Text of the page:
Objective: The objective of this study was to assess the health related quality of life (HRQOL) in patients with kidney failure who had received renal transplants compared to those receiving haemodialysis, peritoneal dialysis or were waiting to start dialysis.
Research design and methods: The study was conducted at the University Hospital of Wales, Cardiff. HRQOL was measured using the EQ-5D, SF-36 and the Kidney Disease Quality of life questionnaire (KDQOL). Patients with kidney failure were identified from the renal unit departmental database and were surveyed by postal questionnaire or during their treatment.
Results: Of 1251 people surveyed, 416 valid returns were received, a response rate of 33%. For renal transplant patients the mean EQ-5Dindex was 0.712 (SD 0.272), significantly higher than those in the other treatment groups (haemodialysis mean = 0.443 (SD 317), p < 0.001; peritoneal dialysis mean = 0.569 (SD 329), p < 0.001). This difference remained after controlling for age and co-morbidity. With the exception of pain, the SF-36 showed significantly higher scores across all domains for transplant patients compared to both dialysis groups. From the KDQOL there were significantly lower scores compared with the transplant patients for both groups of dialysis patients for the effects and burden of kidney disease and general symptoms and problems. However, overall health scores were significantly higher for dialysis patients compared with transplant patients.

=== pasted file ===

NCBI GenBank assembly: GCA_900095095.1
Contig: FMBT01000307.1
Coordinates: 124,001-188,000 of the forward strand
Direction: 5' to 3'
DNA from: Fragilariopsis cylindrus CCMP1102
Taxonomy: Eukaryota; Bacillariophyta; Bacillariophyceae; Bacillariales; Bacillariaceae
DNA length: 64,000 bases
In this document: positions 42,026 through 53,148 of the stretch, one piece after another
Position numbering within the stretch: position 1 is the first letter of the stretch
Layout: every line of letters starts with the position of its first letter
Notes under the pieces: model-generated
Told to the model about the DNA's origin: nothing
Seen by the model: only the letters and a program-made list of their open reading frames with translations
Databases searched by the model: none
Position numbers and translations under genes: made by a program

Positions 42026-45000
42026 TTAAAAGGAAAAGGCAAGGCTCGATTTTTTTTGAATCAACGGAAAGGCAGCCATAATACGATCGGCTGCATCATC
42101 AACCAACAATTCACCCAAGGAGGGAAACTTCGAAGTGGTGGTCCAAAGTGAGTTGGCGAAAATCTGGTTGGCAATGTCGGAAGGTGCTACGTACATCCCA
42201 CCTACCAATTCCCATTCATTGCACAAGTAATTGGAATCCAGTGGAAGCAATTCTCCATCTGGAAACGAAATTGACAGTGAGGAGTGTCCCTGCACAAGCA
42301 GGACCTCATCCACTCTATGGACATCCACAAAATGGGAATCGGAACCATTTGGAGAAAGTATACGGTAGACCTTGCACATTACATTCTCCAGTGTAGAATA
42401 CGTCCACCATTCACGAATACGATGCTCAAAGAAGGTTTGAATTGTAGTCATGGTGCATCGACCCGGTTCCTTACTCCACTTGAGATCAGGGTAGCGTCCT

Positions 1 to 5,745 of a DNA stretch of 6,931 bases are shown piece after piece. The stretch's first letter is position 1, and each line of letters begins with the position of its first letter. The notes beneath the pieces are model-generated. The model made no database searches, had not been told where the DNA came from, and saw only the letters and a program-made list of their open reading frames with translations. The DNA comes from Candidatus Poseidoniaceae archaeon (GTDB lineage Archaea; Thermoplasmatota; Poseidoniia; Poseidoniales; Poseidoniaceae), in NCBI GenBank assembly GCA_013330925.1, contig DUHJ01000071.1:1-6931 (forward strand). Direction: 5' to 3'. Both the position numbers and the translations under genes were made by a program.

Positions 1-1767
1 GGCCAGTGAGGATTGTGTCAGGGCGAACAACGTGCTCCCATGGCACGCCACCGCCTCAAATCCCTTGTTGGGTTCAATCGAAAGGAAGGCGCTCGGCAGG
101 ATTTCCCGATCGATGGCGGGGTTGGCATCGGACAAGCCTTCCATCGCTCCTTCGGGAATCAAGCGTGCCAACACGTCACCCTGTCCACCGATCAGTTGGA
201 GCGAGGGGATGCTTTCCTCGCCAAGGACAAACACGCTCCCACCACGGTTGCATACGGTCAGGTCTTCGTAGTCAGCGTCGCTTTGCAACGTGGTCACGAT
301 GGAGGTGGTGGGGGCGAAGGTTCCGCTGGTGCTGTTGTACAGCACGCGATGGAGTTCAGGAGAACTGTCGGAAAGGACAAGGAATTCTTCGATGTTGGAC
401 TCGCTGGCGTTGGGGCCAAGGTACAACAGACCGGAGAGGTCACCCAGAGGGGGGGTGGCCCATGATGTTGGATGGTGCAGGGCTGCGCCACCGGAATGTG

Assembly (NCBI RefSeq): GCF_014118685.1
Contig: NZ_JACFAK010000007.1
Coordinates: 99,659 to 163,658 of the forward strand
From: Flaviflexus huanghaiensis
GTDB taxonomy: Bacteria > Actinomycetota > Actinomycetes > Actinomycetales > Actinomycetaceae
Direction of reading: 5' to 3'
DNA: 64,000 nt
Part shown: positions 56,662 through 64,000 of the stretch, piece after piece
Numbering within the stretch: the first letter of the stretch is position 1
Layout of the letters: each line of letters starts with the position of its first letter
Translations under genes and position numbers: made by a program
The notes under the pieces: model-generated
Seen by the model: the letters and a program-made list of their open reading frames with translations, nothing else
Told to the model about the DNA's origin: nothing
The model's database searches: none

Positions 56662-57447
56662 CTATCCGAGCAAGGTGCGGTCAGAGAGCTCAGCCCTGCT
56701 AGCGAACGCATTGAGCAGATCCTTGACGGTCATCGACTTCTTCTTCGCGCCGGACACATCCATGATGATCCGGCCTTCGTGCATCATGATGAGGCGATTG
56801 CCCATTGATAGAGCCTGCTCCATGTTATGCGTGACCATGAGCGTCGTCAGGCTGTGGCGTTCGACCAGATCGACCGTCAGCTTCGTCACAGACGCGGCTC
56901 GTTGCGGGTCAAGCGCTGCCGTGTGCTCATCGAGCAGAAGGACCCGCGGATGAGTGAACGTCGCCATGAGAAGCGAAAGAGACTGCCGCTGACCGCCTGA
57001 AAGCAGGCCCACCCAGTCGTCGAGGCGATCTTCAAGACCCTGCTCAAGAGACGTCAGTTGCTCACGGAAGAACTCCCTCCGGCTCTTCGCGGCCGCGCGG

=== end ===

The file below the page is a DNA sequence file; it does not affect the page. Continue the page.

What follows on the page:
Conclusion: Kidney failure has a high cost in terms of health related quality of life. There was a large difference between patients who have received a functioning graft following kidney transplant versus the alternative methods of renal replacement therapy, that is, peritoneal dialysis and haemodialysis. Kidney transplant should be the treatment of choice, and every effort should be made to increase the availability of kidneys for transplantation.